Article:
A new deal between Allina Health and Blue Cross and Blue Shield of Minnesota may be a long-promised fix to incentives in health care that create higher costs without making people better.
In health care jargon, the fix is called value-based care, a term that’s close to meaningless to an industry outsider.
The idea is that Allina will get a significant amount of its revenue based on how well it keeps 130,000 members of Blue Cross and Blue Shield of Minnesota healthier, as opposed to the volume of services provided.
The leaders of Allina and Blue Cross “have been envisioning a day like this for a long time,” said Penny Wheeler, a physician and CEO of Minneapolis-based Allina.
She recalled a moment years ago when she heard an industry executive blame disappointing financial results on a flu season that wasn’t as bad as expected.
Good health shouldn’t be bad for business.
One unusual aspect of this new relationship between Allina and Blue Cross — each of which is the largest player in its respective field in Minnesota — is that it is a six-year contract, maybe twice as long as arrangements between insurers and providers typically last.
Arriving at a signed deal took longer than a year and wasn’t an easy journey, Wheeler said, particularly at first when they had to air out grievances they called trust busters.
Insurers look at spending growth for health care and just know unnecessary costs should have been taken out. For a big provider like Allina, the frustration comes from what seems like artificial roadblocks put up by insurers to hold down costs, like “site of service” requirements meant to drive procedures to places Blue Cross insisted were cheaper and just as safe.
Last year providers grew so aggravated with the practices of Eagan-based Blue Cross and Blue Shield of Minnesota that the Minnesota Hospital Association asked the state to investigate it for improperly denying care.
Of course there’s bound to be conflict, with big organizations and a lot of money at stake. But the patient always stands in the middle, powerless and usually without a clue on what’s even happening.
There have been different models proposed for paying for health care besides a patient being treated and then getting billed for the service, hopefully with some of it reimbursed by insurance. Known as fee-for-service in its simplest form, that’s the model that’s on its way out.
It’s the model used in lots of service industries, yet medical patients are not really in the best position to know what might be best for them or what the fair prices are for things like a hip replacement.
“Don’t ask the barber whether you need a haircut,” investor Warren Buffett has famously advised Berkshire Hathaway shareholders.
The opposite approach is simply paying a provider a monthly flat fee to take care of a group of people, and that doesn’t work well, either.
Health care organizations don’t take all the financial risk of the health of a patient population. That’s what medical-plan companies such as Blue Cross and Blue Shield of Minnesota do.
The industry has been working on this problem for a long time, and provisions were included in the Affordable Care Act that encouraged a different model called accountable care organizations.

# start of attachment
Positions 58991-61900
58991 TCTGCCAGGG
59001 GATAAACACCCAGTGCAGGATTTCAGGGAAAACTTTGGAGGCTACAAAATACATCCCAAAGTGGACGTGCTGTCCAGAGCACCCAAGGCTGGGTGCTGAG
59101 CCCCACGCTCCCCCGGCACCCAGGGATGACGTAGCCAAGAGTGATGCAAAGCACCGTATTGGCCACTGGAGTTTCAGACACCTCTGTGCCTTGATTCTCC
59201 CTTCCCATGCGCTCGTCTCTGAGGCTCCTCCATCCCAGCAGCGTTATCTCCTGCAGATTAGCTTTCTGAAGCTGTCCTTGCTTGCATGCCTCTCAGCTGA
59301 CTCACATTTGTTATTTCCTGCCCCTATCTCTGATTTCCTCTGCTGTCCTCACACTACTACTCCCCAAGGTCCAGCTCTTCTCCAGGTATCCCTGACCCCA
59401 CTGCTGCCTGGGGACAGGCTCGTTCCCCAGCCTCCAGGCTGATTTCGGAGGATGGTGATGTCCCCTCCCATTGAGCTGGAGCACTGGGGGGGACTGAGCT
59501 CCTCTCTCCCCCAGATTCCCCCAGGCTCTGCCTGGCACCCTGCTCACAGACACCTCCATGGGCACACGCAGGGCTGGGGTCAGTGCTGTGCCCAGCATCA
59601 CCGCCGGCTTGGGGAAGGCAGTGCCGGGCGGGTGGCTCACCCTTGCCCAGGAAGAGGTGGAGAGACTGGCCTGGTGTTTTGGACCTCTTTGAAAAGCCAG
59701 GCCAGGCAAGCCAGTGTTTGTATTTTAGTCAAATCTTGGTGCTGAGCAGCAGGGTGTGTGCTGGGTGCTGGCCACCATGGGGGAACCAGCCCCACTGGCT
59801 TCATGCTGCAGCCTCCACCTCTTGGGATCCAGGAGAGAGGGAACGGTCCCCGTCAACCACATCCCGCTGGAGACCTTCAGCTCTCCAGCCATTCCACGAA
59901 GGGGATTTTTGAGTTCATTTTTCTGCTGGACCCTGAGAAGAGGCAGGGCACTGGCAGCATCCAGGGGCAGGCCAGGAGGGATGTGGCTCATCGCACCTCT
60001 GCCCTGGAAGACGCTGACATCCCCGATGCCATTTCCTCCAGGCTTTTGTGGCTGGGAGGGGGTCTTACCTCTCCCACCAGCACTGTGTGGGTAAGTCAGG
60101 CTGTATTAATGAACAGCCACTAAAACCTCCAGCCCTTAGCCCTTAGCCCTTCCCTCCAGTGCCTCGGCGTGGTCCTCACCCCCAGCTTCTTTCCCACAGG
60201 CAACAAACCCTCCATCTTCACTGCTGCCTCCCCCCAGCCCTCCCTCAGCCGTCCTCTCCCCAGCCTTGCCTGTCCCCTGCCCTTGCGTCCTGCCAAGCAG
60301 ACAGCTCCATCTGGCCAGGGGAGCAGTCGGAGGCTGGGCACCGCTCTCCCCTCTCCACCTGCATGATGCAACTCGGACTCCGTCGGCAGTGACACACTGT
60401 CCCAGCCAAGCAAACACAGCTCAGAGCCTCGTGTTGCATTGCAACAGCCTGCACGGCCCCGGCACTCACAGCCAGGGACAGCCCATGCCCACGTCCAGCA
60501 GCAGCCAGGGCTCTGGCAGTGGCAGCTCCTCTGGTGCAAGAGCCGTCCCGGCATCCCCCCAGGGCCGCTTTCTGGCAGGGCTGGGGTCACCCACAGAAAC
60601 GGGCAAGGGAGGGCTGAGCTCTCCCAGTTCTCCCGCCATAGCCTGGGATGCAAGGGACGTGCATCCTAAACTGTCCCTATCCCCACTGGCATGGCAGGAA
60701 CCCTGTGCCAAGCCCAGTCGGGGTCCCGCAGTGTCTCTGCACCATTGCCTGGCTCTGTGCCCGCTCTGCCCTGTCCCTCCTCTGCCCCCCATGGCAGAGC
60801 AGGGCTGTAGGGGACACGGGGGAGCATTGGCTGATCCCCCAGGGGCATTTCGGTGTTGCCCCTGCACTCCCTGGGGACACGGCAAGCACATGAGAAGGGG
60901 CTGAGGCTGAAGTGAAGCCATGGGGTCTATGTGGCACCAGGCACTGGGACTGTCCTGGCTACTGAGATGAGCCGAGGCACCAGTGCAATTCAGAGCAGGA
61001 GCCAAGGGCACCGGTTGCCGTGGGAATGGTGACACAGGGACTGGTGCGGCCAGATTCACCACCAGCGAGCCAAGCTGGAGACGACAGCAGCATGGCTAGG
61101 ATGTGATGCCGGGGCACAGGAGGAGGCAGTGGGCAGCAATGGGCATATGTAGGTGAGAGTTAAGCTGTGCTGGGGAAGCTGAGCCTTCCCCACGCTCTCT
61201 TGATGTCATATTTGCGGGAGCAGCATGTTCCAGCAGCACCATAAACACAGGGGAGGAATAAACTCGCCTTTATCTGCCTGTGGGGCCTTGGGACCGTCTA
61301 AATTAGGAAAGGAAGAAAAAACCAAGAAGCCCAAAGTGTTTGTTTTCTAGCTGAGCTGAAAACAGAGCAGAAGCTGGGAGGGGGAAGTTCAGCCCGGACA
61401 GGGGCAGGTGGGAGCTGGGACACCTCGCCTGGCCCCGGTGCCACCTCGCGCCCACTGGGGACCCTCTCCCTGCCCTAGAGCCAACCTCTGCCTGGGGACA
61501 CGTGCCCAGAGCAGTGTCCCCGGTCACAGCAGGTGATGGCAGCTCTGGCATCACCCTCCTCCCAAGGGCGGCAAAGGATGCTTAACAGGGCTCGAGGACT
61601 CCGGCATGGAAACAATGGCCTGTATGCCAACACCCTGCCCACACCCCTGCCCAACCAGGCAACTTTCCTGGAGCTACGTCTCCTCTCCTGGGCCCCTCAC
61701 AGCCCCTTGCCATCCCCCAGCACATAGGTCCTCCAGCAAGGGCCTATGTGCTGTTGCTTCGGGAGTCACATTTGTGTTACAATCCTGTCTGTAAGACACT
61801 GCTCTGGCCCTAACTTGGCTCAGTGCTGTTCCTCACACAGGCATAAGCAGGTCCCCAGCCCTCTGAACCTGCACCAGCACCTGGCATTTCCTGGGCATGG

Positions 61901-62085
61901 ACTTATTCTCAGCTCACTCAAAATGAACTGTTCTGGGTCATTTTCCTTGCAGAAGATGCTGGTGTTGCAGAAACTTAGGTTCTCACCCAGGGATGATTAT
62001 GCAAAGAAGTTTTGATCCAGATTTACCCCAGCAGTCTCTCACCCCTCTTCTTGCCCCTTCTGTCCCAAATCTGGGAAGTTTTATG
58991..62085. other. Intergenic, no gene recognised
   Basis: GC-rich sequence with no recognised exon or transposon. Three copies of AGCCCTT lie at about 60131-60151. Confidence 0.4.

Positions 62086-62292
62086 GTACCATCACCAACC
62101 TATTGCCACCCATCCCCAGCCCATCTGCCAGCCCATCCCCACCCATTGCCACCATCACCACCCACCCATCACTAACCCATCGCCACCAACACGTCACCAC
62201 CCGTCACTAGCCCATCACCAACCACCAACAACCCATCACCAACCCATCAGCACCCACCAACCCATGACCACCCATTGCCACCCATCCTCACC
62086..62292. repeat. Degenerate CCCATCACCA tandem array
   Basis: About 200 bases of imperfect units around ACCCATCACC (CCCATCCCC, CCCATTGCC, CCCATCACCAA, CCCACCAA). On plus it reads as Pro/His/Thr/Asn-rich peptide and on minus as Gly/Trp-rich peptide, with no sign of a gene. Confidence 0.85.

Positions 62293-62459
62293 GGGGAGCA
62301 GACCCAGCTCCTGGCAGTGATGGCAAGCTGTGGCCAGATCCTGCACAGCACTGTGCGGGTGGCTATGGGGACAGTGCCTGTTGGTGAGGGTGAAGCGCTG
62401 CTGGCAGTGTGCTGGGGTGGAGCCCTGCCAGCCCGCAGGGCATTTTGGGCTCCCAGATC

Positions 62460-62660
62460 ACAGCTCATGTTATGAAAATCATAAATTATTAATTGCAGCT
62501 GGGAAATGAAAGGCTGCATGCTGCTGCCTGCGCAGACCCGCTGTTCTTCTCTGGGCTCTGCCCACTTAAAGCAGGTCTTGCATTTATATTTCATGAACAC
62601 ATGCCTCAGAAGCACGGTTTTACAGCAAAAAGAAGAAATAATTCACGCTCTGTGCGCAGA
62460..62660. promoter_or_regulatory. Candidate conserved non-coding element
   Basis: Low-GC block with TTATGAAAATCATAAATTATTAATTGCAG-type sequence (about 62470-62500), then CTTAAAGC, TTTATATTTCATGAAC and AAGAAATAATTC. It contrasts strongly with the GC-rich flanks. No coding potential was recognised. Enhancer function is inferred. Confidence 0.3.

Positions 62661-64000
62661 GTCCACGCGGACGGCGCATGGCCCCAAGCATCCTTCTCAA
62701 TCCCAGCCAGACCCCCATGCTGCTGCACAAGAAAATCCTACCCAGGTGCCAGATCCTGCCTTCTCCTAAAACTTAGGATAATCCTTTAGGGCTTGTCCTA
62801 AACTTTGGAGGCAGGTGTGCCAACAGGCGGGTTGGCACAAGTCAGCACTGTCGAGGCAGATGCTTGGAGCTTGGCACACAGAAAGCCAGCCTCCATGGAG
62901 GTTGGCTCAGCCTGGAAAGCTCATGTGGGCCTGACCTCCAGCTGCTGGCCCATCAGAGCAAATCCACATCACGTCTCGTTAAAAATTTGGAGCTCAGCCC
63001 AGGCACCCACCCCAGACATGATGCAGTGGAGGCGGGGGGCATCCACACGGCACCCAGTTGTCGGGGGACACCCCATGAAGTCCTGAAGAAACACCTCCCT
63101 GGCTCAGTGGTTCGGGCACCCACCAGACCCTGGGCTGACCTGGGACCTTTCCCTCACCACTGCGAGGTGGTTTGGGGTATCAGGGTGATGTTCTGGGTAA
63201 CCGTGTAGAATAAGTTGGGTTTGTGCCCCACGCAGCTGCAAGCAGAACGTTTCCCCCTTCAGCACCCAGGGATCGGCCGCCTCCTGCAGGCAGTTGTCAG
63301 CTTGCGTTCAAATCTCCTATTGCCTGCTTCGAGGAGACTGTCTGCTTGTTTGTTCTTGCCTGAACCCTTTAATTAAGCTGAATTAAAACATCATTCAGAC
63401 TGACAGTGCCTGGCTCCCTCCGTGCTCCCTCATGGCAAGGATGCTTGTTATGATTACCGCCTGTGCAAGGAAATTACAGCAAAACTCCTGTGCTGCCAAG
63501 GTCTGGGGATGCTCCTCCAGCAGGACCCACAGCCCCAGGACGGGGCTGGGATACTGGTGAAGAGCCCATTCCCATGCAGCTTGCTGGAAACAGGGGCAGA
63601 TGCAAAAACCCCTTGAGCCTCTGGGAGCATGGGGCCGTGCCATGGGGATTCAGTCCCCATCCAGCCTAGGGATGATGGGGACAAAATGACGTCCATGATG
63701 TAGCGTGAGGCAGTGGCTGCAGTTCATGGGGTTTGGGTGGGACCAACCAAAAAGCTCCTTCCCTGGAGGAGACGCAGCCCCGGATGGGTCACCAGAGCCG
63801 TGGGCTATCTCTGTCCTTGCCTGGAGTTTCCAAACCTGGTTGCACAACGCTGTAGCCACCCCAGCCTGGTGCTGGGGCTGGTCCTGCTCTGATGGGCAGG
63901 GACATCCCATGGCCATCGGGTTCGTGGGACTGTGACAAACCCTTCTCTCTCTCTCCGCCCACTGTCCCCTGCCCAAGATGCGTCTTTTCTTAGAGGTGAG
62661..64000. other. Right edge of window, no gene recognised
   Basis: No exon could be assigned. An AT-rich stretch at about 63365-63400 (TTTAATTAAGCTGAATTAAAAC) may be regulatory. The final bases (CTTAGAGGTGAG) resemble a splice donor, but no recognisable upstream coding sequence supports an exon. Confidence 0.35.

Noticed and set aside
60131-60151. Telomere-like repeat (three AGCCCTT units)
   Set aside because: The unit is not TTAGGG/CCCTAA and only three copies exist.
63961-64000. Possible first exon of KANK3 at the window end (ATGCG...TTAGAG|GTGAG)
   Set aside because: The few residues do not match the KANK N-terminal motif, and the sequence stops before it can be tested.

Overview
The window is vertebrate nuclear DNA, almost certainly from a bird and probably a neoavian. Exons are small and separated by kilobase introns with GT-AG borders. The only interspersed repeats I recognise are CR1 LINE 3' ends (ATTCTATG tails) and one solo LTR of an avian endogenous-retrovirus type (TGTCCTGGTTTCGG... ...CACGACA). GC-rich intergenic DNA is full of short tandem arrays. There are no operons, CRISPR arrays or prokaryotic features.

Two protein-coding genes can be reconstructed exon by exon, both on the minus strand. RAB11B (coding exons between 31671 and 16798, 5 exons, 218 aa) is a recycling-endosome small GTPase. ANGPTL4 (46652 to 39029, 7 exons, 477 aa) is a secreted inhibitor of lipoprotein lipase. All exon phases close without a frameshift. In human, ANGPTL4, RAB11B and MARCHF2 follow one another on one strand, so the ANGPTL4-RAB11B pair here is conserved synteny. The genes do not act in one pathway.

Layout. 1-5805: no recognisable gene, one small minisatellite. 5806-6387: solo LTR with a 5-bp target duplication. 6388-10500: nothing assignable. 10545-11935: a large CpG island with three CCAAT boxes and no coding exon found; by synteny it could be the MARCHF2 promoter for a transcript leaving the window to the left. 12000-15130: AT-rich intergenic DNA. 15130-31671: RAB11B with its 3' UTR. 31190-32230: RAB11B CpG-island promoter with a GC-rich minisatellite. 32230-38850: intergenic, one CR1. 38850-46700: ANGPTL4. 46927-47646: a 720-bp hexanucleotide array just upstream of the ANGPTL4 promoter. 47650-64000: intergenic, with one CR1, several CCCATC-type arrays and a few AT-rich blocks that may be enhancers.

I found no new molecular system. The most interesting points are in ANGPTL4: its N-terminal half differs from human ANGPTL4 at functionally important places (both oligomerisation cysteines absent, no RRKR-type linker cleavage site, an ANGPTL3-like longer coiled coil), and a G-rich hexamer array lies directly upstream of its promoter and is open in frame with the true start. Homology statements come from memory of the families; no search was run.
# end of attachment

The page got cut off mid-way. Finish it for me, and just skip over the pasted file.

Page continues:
Yet accountable wasn’t quite accurate, said Craig Samitt, CEO of the Blue Cross and Blue Shield of Minnesota. “I’m not sure they really made anyone any more accountable for health and wellness,” he said. “The other thing is, accountability is a partnership, a team sport in health care.”
As Wheeler pointed out, almost all such deals that tried to inch the industry in the new direction of paying for something besides service volume, at least with federal government funding involved, had no real risk to the provider. A missed target just meant losing out on a relatively small amount of bonus money.
This new deal with Allina lies in a different category, with at least five times if not 10 times more money at risk for Allina than comparable contracts in the country, as estimated by Blue Cross.
It has money at risk, too.
“This model is specifically designed in a true win-win fashion,” Samitt said. “The most important win is for the patient. If the patient is healthier, if the quality is higher, if the service improves and if we’re able to bend the cost curve for the people we serve, then both organizations will benefit comparably from that.”
The details of how much money is at risk is based upon which measures lie inside a black box that outsiders aren’t supposed to see.
But in addition to a big piece of more or less conventional payments for services, it will pay Allina a big slice of its annual revenue based on service and quality measures, providing financial incentive for things such as more effective preventive care.
An example, with money attached, is reducing avoidable hospital readmissions, achieved in part through better coordination of care when patients are sent home.
If it all works as planned there will be at least three good outcomes — healthier and happier Blue Cross members who are patients of Allina, slower growth in overall medical costs and a comparable operating profit margin for Allina.
This is not some pilot program, with 130,000 members of Blue Cross who use Allina for their care covered by the contract. And Allina is using its whole system to execute the contract.
“It’s rare to see the largest [health] plan and the largest provider agree that we need to fix a broken model and become jointly accountable,” Samitt said. “That was really attractive for us both, that we are not going to dabble in this partnership, we are actually going to go big.”
“We do not mean for this to be exclusive,” Wheeler added. “We actually want this to be catalytic for the whole market to move more towards getting rewarded for the highest quality, and safety, and access, and patient experience.”